Another update on the OHDSI community efforts to support and inform the Covid-19 pandemic response. Happy St. Patrick’s Day! I hope those of you observing this holiday enjoyed some tasty beverages responsibly…at least 6 feet from your fellow celebrants.
Over the last couple weeks, I received some questions about ‘what exactly is OHDSI doing for Covid-19?’ and ‘why are you waiting until March26 to being work on analyses for Covid-19?’. So let me try to address those directly:
‘What exactly is OHDSI doing for Covid-19?’: Put simply, our community is trying to do whatever we can to support efforts by national governments, public health agencies, and health-related institutions who are seeking reliable real-world evidence to promote better health decisions and better care in the current environment. OHDSI collaborators have reached out to various stakeholders in US, Europe and Asia to ask what open questions they need answered, and have volunteered to provide scientific support throughout the observational analysis lifecycle. Many folks in the community have contributed to the OHDSI forums discussion thread about research questions that we can potentially address together as well. Our explicit intention is to identify and prioritize these questions, design and implement observational analyses to answer the questions, execute the analysis packages on as many participating databases as possible, and then disseminate the results to everyone who can benefit from the findings. My hope and expectation is that we all focus and deliver on a core set of high-impact public health problems (as I briefly outline in my prior update post), but that we also use this opportunity to come together to collaborate on other valuable questions identified by the community and/or to support the needs of the community.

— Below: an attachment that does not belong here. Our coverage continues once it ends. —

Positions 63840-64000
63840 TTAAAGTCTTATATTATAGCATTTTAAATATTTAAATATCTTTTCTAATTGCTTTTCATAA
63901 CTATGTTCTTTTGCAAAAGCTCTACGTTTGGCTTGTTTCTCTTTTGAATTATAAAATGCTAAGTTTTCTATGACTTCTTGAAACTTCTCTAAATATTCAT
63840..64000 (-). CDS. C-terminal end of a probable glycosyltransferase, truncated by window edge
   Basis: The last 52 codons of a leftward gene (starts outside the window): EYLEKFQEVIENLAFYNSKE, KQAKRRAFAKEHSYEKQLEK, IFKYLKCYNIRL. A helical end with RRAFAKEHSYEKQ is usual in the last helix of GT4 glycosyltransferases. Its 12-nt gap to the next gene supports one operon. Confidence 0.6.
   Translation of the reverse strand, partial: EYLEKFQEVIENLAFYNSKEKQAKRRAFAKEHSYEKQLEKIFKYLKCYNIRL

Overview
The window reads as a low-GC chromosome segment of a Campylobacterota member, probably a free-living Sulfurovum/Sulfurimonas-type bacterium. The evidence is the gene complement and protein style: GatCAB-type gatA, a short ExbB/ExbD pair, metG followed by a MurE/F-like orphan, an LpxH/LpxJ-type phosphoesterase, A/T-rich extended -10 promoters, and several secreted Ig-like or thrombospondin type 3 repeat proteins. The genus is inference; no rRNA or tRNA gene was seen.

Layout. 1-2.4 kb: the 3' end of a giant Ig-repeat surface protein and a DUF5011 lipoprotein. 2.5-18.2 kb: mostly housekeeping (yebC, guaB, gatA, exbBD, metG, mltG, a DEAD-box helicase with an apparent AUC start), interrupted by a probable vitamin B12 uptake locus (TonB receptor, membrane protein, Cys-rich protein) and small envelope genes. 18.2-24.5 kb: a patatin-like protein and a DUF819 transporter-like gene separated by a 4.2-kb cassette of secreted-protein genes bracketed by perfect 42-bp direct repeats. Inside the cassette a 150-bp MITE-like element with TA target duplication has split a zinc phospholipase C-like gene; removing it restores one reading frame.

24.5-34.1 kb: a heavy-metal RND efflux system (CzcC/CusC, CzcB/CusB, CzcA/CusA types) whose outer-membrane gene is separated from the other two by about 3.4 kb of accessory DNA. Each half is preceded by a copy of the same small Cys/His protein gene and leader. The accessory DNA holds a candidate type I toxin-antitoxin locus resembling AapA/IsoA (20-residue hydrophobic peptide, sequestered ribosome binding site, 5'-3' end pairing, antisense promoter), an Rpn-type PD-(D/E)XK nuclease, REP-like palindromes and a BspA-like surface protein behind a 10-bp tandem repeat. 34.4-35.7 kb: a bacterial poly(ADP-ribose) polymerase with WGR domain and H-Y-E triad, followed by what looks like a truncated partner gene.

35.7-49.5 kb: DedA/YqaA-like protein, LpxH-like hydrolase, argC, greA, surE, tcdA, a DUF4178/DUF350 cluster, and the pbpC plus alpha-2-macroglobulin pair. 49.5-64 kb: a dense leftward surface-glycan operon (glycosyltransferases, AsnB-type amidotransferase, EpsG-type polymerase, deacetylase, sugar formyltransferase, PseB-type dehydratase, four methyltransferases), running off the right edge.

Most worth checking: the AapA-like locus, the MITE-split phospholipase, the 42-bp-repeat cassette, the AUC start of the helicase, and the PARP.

‘Why are you waiting until March26 to begin work on analyses for Covid-19?’: A lot of different people are doing a lot of different activities, but ‘waiting’ certainly isn’t one of them:) Since we announced that OHDSI was committed to doing whatever it could to support the Covid-19 response, several of us have been meeting on a daily basis to identify specific actions that we can take to advance the science and support those in need.
Some examples just over the last 3 days since my last post:
- @schuemie has been in rapid development mode on the CohortDiagnostics package to support the community’s phenotype development efforts.
- @jennareps has been improving the PatientLevelPrediction package to make it easier to develop and apply ‘existing risk scores’ by allowing for custom features to be based off ATLAS-defined cohorts.
- @Christian_Reich , @Alexdavv , @Dymshyts have been improving the vocabulary to accommodate new concepts for diagnosis and testing associated with Covid-19, and expect to have a release in the next couple days that should contain the necessary content.
- @hripcsa , @Daniel_Prieto , @Rijnbeek , and I have been reviewing the questions that are coming in from our stakeholders and on the forums, translating the evidence needs into potential real-world data analyses, and evaluating the feasibility of carrying out various characterization, estimation, and prediction studies across the OHDSI network.
- @Albert_Prats created a series of conceptsets to define drugs that are actively under consideration as candidate Covid-19 treatment